Georgia wildlife officials have completed a report on a September fish kill in Wilkinson County that points toward a BASF kaolin mining operation as the likely cause.
However, the report does not reach a definite conclusion.
The state Environmental Protection Division also conducted an investigation and has received a copy of the report by the Wildlife Resources Division but is “still evaluating the data” to see if it can identify the cause of the fish kill, said Jane Hendricks, a program manager in the EPD watershed protection branch.
Hendricks would not answer questions about whether a kaolin mine seemed to be the source.
“Part of what we have to figure out is whether we can draw any conclusions at all,” she said.
The Wildlife Resources Division report, issued Nov. 15, estimated the number of fish killed to be 4,100 and put their value at about $11,700. Together with the cost of the division’s investigation, the report put the total cost to the state at about $20,800. That doesn’t include the time and expense associated with the parallel EPD investigation.
The report indicates that water samples in Commissioner and Little Commissioner creeks showed the water was very acidic with high aluminum levels starting somewhere between BASF’s two kaolin facilities on Little Commissioner Creek.
Hendricks said BASF’s water discharge permits do not limit the amount of water it can release from these two mines, including two outfalls at its Gordon facility and seven at its McIntyre facility. The permits do limit turbidity, floating solids and acidity of the waste water released from its facilities.
Donna Jakubowski, a spokeswoman for BASF, said the company adheres to state and federal regulations and takes its responsibility to protect the environment seriously.
“Based on what we’ve read in the DNR report, there’s no evidence that the fish kill is related to BASF’s operations,” Jakubowski said. “BASF is permitted by the state to discharge treated process water into the creek and did not exceed the approved water quality permit levels during the period in question.”
The report states that alum, a chemical used to reduce the cloudiness of water in kaolin settling ponds, can rapidly increase acidity and make the water unnaturally clear, as it was in Little Commissioner and Commissioner creeks during the days following the fish kill. Kaolin companies sometimes also add calcium, which can increase the hardness of water. (Water tests also showed the water in some places was almost 10 times “harder” than what might be considered normal.)
When alum combines with water it can produce aluminum. The report states that the combined high acidity of the water with increased aluminum levels are toxic to fish.
The day after the fish kill was reported, EPD and Wildlife Resource Division officials visited kaolin-settling ponds at BASF, as well as the places where the company released water from the ponds to a swampy area of Little Commissioner Creek. Both live and dead minnows were observed, although a BASF official said they had been pumped into the creek from a settling pond, the report stated.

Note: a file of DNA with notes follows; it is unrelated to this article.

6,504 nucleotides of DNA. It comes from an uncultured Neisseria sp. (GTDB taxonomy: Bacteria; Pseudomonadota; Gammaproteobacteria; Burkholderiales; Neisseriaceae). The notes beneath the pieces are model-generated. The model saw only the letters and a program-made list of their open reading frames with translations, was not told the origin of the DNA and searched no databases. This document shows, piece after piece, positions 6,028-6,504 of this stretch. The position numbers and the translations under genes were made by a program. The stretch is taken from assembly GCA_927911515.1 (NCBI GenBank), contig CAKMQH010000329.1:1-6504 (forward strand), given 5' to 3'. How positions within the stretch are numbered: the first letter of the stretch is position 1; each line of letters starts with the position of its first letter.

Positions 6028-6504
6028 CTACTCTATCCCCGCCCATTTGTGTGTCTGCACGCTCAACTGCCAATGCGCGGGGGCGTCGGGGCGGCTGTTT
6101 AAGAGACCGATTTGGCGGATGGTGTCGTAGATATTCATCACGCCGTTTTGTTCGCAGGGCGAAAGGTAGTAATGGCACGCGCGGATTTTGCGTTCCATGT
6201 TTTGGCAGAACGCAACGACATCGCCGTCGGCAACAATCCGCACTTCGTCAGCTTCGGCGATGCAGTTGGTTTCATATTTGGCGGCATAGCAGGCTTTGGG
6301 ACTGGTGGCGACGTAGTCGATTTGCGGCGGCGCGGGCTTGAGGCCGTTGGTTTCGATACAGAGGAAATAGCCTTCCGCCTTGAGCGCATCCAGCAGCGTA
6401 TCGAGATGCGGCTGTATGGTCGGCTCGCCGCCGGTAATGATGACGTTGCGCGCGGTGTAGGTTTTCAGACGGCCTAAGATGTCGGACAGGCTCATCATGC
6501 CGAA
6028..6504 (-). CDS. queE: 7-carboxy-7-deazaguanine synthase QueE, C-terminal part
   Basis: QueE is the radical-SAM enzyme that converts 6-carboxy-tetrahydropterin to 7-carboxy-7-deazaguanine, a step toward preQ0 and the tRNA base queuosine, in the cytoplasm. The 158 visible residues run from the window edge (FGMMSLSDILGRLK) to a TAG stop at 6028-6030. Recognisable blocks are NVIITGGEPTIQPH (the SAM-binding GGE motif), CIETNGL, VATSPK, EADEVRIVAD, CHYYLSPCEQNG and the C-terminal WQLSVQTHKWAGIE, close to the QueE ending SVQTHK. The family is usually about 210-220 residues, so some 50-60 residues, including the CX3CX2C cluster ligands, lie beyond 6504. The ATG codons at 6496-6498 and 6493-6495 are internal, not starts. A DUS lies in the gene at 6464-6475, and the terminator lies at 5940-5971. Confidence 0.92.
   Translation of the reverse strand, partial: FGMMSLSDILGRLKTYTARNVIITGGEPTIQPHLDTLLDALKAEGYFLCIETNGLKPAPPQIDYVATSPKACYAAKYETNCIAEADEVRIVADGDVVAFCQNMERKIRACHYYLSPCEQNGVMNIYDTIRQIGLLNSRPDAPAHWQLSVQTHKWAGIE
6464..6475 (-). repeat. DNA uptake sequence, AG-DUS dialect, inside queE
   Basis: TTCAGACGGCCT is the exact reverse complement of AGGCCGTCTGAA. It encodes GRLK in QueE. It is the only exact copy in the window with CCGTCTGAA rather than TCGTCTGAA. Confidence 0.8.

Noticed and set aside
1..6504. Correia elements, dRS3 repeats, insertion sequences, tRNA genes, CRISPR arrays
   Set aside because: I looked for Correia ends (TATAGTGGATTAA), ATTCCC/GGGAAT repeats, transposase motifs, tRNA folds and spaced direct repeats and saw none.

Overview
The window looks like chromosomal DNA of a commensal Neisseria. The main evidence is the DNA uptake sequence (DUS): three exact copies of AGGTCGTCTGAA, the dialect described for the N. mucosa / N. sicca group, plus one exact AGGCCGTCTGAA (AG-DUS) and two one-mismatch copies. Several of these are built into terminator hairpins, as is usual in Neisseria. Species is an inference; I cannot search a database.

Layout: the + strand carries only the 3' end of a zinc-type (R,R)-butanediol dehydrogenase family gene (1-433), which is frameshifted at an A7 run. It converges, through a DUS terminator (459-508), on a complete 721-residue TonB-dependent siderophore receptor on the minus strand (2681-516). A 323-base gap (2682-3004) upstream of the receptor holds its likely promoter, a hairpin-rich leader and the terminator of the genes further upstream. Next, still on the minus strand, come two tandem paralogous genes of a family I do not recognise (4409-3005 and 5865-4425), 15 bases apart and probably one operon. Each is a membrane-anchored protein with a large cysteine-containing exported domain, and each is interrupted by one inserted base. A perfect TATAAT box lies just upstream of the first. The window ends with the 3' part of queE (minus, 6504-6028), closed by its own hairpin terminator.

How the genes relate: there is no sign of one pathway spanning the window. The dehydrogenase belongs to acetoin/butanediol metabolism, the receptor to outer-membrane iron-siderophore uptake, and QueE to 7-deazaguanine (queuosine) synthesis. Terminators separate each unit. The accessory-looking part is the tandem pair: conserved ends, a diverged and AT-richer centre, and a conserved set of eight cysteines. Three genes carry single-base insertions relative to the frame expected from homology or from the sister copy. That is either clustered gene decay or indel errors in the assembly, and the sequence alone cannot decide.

The report noted 1.5 inches of rain falling between Sept. 23 and Sept. 24, which coincided with a 300 percent increase in stream flow.
“It had not rained significantly since July 19 and the area was in an ‘exceptional drought’ so it seemed unusual that the stream flow could rise so precipitously with a 1.5 inch rain,” the report states.
At the peak of the increased stream flow, the combined BASF releases were contributing the vast majority of the flow to the stream, although the company reported no releases at all between Sept. 24 and the time the fish kill was noticed.
Samples were taken from the tissue of the dead fish and analyzed by a fish disease lab at Auburn University. The report states that Auburn scientists indicated by phone that there was no evidence of disease or parasites and suggested the fish most likely died due to environmental factors such as poor water quality.
Fisheries biologist Steve Schleiger, who wrote the report, said that normally it’s possible to follow a trail of dead fish to the source of a fish kill, but in this case the habitat in the upstream section of Little Commissioner Creek is so poor that there are few fish there to start with. That makes it harder to tell where the problem started.
The Altamaha Riverkeeper, an environmental advocacy organization that works to improve water quality in the river and its tributaries, watched the fish kill closely.
“Fish kills this fall in kaolin country give EPD an excellent opportunity to increase its monitoring and regulator efforts in regards to the mining of kaolin,” said the organization’s executive director, Deborah Sheppard. “This is important because of the long-term impacts associated with this industry, and we’d like to see EPD make an aggressive effort to find out what happened with the Wilkinson fish kill and hold those responsible accountable.”
To contact writer S. Heather Duncan, call 744-4225.